Les Innocentes

Les Innocentes

les_innocentes

Director: Anne Fontaine

Writer: Pascal Bonitzer

Les Innocentes isn’t an easy film to watch, but it touches on something so honest and true and forgotten–and that is rape during and after wartime.

Rape and war go hand-in-hand. And, no, that doesn’t only apply to the “enemy,” whoever the “enemy” is to you. Every military is guilty of rape. But when we discuss the costs of war–the money, the resources, the life (all of which are important things to discuss)–we tend to skip over the heavy occurrence of rape.

It’s not surprising, given our overall cultural climate of rape acceptance and rape doubt. You’d be hard-pressed to find someone who literally says, “Rape? Who cares?” But, that is in essence what we say when we doubt rape reports, blame the victim, worry about the impact a sentence will have on a convicted rapist’s well-being, and teach women from a young age that it is their duty to prevent rape.

Les Innocentes takes place in Poland post-WWII and is based on actual events. A female doctor with the French Red Cross is shown to a convent (in secret) where she finds at least seven nuns are pregnant. Months prior, Russian soldiers had invaded the convent and raped the nuns. As a result, many were pregnant and all were living in trauma.

The nuns ask the doctor to help with pre-natal care and deliver the babies when they’re due, but all in secret–if the local community found out nuns were pregnant it would be the end of the convent.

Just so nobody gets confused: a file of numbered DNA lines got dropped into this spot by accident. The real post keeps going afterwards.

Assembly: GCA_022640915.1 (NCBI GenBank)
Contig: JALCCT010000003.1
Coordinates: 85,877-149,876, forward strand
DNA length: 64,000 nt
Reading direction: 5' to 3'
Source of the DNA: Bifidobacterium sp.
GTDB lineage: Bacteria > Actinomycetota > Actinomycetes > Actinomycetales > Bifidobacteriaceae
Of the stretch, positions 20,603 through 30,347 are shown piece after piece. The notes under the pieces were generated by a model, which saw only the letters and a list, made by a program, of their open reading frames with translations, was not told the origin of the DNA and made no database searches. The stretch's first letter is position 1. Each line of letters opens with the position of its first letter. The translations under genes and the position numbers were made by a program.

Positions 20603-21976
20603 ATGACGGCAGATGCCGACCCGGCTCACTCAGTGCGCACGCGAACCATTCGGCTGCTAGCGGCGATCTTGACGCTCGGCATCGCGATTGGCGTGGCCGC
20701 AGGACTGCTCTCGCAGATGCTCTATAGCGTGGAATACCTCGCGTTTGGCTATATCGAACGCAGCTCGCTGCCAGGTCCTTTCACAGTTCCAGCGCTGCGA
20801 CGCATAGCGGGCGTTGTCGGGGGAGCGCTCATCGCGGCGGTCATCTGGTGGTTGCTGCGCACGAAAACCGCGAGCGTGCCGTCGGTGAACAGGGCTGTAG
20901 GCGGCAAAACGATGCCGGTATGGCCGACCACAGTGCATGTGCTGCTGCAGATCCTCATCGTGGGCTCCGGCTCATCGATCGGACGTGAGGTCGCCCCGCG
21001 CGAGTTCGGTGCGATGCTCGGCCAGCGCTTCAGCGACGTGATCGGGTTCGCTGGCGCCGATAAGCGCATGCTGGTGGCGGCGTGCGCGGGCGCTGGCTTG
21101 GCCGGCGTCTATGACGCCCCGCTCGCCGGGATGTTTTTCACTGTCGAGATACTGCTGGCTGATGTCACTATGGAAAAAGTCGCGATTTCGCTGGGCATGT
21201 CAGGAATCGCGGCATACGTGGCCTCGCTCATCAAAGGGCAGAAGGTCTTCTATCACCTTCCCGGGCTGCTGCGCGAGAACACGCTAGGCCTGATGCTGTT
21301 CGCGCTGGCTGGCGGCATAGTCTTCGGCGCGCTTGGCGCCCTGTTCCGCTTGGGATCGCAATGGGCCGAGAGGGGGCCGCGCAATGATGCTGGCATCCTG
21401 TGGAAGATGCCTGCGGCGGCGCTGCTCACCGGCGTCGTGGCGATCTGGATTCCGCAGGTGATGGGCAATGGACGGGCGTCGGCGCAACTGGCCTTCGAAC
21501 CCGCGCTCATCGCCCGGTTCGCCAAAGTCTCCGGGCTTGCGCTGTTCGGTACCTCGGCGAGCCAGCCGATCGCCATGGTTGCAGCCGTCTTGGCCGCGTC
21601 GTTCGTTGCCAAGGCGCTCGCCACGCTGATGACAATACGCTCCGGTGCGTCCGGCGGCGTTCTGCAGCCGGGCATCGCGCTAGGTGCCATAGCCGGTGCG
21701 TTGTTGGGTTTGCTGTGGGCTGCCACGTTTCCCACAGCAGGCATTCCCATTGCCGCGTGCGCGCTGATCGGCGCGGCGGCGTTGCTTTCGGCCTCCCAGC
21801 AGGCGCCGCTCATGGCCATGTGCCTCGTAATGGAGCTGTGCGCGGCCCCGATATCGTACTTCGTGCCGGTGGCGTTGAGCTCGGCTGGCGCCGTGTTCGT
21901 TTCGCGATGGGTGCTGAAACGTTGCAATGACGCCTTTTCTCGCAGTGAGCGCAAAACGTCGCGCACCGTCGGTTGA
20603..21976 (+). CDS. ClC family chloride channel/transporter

Besides being a film that meets the standards for a quality and good movie, it is important because it discusses an experience that is uniquely feminine. Men certainly are raped, and that is a vital topic for discussion. However, when women are raped a resulting pregnancy is something that seems to be only discussed in hushed voices, or in the context of ludicrous unscientific claims that a “true rape” won’t result in pregnancy.

This film accomplishes much in the way of storytelling, acting, directing, and costume. But for me, the most important part of this movie is that it brought out of the shadows a topic we can’t afford to ignore. War and rape travel together, and pregnancy certainly follows. It is dark and it continues today. Bringing that darkness to light, however, can help to change the culture and sever the ties that bind war and rape.